Gyasi: It’s hard to disentangle any of Gifty’s life choices from her religious upbringing. I imagine that Gifty herself, often a contradictory character, would deny the overarching influence of religion. The clue she gives us is that her faith has failed to bring her the comfort, or the answers, that she expects from it, especially in times of tragedy. She has heard the oft-spoken cliché “God works in mysterious ways” and she’s rejected it, opting for reason instead. It’s this search for reason that leads her to science. Yet even the way that she practices science is marked by a lingering faith. Gifty still believes in the mystery despite claiming to no longer believe in God. She chases the mystery every time she performs an experiment, and it’s the attendant belief in solvability that propels her.

Munday: In her doctoral program, Gifty spends ample time in the lab studying the “neural circuits of reward-seeking behavior” in mice, which resonates in her own attempts to gain her mother’s approval, even in a menial task like making porridge. Is Gifty’s mother a hindrance to her academic ambition?

Gyasi: Not at all. There is, of course, the immigrant factor of understanding that one’s parents’ sacrifices enable one’s success. This is keenly true for Gifty, whose mother worked in one of America’s many long-hour, low-wage industries in order to support her kids. If anything, Gifty’s academic ambition is inextricable from her mother’s influence. A consequence of the reward-seeking behavior is the inability to derive pleasure from typically pleasurable things. When Gifty tries to gain her mother’s approval and is instead met with silence, she understands it as another piece of the puzzle she’s trying to solve. Many instances of personal pain can be professionally significant, too.

Munday: Gifty kept a journal as a child in which she used code names for the members of her family. Her mother’s sobriquet is Black Mamba: a snake that often counts mice among its prey. Does Gifty, as an adult, wish to keep her lab mice—her professional life—separate from her family life?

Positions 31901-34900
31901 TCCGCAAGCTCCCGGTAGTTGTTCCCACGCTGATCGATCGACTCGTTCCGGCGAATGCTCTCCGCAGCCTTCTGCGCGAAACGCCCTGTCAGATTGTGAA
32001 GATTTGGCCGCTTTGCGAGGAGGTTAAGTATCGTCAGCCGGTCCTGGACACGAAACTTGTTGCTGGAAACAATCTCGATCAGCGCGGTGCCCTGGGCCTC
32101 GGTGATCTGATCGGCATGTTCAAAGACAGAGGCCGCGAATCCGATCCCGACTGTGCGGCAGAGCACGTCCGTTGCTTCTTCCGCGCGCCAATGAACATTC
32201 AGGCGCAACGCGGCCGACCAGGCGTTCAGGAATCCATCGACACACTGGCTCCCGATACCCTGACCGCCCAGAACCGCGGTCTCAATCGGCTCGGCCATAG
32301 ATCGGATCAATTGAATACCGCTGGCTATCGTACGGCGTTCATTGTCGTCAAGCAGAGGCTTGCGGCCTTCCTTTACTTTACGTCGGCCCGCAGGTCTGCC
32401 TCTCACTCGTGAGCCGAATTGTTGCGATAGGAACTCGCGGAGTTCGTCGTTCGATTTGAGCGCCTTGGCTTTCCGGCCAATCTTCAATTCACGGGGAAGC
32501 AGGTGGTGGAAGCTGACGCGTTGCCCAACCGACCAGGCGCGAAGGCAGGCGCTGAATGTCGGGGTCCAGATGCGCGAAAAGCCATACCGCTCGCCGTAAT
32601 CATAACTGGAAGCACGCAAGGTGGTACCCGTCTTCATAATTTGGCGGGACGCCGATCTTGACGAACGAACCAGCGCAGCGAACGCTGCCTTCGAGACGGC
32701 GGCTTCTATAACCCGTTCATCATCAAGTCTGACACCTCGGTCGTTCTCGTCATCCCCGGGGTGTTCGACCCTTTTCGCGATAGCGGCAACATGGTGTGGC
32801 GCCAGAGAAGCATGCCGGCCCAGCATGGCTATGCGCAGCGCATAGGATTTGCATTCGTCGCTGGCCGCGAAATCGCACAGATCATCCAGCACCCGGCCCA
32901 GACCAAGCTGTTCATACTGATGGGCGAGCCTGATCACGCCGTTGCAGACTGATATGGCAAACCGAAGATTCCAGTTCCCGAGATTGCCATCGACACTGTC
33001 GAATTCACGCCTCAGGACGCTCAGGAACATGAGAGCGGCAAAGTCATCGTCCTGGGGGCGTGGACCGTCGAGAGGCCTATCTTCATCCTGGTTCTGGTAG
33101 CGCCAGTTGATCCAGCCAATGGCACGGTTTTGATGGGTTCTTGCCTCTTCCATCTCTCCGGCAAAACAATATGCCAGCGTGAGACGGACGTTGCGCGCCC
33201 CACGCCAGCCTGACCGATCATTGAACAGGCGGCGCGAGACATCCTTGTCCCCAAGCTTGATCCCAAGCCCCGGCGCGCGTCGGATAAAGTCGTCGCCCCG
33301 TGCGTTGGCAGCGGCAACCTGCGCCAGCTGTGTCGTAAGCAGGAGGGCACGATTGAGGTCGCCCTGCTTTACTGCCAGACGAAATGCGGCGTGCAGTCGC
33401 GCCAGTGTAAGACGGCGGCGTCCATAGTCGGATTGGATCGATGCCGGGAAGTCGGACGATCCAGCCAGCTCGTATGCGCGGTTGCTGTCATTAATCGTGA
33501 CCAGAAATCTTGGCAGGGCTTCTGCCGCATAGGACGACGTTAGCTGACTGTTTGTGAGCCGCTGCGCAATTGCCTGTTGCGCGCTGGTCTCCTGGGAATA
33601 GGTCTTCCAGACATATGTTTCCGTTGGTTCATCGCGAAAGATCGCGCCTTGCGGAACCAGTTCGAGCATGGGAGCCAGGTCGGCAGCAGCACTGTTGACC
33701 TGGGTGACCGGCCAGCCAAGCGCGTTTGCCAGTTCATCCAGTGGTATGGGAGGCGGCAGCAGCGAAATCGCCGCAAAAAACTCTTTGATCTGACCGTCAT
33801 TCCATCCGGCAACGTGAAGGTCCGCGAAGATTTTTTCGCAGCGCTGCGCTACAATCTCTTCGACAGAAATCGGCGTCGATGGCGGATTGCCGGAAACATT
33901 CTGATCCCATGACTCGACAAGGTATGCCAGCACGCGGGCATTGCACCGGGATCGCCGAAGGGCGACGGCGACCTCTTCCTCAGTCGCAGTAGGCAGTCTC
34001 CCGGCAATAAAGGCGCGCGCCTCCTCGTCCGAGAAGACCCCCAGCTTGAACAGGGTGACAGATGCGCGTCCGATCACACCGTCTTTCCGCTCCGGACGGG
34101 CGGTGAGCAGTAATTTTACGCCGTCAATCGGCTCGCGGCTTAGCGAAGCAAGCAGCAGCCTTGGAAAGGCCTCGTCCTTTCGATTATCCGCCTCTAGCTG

Gyasi: I think of Gifty as a character who “doth protest too much” when it comes to explaining how her personal life influences her professional life. She tells us repeatedly that her family history has nothing to do with her chosen career path, but this is clearly another form of code. Her journal’s code names fail to obscure anything, yet the need to conceal speaks volumes about Gifty’s discomfort. There’s a moment later in the novel when Gifty brings her mother to the lab with her, and she’s relieved not to encounter anyone. It’s telling that despite working within a behavioral-neuroscience program, where presumably no one would judge her mother’s depression, Gifty still feels it necessary to maintain the separation. It’s the shield she needs to do her work objectively.

Munday: Loss is central to the story, yet the details remain mostly concealed. The mother-daughter dynamic is fraught as a result of this loss, as Gifty seeks to care for her mother. Do you imagine a future where redemption is possible, or will we have to read Transcendent Kingdom to find out?

Gyasi: You’ll have to read Transcendent Kingdom to find out! I will say that even in the midst of all the fraught dynamics, all the tension and loss and shame and anger that these two characters feel at various points, I do believe there is something redemptive in the simple act of caretaking. As individuals, they don’t always have the capacity to tend to each other, yet Gifty and her mother still perform the small tasks that enable the other to go on. If that isn’t redemptive, or at the very least restorative, I’m not sure what is.